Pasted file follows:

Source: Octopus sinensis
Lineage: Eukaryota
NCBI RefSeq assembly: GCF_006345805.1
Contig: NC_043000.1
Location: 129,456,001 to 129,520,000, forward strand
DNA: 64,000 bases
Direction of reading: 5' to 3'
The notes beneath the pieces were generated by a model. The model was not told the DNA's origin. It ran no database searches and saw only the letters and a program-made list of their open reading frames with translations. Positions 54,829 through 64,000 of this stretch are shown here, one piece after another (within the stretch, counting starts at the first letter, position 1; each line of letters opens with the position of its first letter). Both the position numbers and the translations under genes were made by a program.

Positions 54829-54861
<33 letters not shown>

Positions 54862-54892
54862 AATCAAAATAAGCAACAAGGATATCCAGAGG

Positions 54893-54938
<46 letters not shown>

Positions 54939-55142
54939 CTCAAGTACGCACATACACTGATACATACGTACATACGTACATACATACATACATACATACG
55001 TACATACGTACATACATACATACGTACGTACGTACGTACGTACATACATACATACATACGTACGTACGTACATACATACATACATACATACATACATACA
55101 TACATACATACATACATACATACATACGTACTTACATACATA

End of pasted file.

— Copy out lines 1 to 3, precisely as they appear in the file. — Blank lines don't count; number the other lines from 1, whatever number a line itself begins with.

Source: Octopus sinensis
Lineage: Eukaryota
NCBI RefSeq assembly: GCF_006345805.1